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12

Your mind is cluttered by various job-related thoughts and you can't let go of them when you leave work. You can't focus properly. This is a clear case for Mindfulness training. It is a meditation technique which will, if implemented for no more than 10 minutes every day, yield great benefits: sharpen your focus, improve your productivity and sleep. The ...


12

TL;DR Pick 5 books. Shelf the rest. Pick 2 Projects Shelf the rest. Pick one knowledge area until you are skilled enough to be able to answer the majority of questions on SE. Shelf the rest until that moment comes. Steve Jobs famously said (likely paraphrased from elsewhere0 that the most effective people know which projects to set aside. I am ...


10

You may lose 5-10 minutes of your life by being early. But by being late, you may lose 30 minutes (by missing the bus, doctor calling someone else, and so on). If someone is waiting for you, you'll lose a lot of respect which will take far more than 5-10 minutes of your life to earn back. My father would refuse to do business with people who show up to ...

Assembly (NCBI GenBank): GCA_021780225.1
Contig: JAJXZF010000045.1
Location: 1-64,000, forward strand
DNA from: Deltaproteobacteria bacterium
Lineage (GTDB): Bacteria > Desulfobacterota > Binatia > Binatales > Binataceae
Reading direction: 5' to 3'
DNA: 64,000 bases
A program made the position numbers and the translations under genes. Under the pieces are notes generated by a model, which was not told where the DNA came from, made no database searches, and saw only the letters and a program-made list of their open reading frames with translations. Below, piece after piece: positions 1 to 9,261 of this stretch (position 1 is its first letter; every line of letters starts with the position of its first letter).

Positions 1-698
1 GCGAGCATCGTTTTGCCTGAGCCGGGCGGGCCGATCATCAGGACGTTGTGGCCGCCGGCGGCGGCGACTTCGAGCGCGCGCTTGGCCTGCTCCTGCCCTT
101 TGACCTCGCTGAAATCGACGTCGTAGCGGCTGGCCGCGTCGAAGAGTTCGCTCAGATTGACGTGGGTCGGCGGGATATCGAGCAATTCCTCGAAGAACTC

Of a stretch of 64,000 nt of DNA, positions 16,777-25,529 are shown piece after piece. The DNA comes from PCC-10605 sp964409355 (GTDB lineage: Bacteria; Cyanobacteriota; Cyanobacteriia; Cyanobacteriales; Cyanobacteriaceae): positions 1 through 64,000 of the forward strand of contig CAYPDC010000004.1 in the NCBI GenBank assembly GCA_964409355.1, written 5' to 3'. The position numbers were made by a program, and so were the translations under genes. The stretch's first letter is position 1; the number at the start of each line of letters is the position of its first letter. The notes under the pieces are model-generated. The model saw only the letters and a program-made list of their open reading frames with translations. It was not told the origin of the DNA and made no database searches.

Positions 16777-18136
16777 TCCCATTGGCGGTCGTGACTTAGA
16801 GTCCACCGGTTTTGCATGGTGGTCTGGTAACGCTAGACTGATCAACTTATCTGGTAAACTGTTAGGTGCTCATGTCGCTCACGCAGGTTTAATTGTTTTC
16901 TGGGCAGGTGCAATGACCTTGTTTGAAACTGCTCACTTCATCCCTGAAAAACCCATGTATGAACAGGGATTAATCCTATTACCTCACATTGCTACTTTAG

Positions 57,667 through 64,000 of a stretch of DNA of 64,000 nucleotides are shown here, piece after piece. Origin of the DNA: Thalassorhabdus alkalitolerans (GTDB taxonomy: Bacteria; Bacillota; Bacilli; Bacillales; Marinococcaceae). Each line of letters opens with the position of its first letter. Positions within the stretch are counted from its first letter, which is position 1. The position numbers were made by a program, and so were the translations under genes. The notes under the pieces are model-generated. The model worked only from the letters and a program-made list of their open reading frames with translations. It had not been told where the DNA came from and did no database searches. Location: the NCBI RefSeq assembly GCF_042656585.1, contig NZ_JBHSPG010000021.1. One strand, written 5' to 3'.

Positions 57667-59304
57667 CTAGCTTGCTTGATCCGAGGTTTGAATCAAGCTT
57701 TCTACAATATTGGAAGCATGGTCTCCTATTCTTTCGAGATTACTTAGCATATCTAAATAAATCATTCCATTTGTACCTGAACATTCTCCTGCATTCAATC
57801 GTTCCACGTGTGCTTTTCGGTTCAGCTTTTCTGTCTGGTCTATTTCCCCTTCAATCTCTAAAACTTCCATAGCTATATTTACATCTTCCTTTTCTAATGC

8

My first tip: once an exam is written, forget everything about it until the results come back. There is nothing you can do to change it, and beating yourself up over questions you may or may not have missed is not productive. It takes a while to learn how to do this properly, but once you can, it makes focusing on the rest of your exams so much easier. As ...


7

I think your first step should be to prioritize those goals. That's a lot to have in your head at one point. The more you are doing at the same time, the more "state" has to stay in your head. Which makes it harder to get moving on it. For example, you are in the middle of at least 20 books. Pick a couple and FINISH them. Then move on to the next book. I am ...


7

There are lots of good answers already. Let me add one more aspect. There is an asymmetry between being early and being late. If you are early, you know that you are early. You can plan accordingly. If you are 30 minutes early, you can bring a book. If you are 5 minutes early, you can do a quick phone call, read or write a few emails or messages. When you ...